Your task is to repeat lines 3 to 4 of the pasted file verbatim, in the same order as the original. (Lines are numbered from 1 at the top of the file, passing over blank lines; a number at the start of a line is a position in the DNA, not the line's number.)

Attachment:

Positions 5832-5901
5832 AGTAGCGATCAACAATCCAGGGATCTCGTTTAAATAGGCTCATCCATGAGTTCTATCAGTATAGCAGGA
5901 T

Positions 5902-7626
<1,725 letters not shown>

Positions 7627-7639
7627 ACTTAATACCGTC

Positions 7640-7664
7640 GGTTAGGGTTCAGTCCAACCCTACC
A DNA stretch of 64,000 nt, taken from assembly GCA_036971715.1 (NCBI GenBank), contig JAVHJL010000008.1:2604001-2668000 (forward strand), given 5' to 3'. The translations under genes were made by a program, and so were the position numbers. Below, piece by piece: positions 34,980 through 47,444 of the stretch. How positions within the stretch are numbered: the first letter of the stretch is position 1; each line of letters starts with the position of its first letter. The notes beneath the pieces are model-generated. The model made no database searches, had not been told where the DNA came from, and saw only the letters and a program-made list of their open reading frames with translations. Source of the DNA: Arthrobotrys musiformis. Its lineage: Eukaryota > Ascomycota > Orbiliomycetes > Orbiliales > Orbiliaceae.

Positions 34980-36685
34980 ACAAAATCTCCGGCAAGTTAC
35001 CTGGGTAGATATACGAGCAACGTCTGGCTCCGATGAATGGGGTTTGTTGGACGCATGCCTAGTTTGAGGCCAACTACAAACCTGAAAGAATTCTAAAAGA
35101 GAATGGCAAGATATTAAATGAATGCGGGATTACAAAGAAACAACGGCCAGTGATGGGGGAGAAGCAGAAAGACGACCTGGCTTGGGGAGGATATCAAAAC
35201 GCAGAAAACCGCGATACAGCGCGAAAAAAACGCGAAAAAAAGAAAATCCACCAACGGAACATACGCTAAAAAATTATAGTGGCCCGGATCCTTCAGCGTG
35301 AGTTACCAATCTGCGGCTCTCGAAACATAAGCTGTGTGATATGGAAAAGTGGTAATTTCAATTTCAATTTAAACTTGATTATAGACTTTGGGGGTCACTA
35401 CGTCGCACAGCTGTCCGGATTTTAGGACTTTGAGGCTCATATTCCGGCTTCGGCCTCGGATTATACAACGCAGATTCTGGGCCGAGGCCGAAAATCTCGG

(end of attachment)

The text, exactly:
5901 T

Positions 5902-7626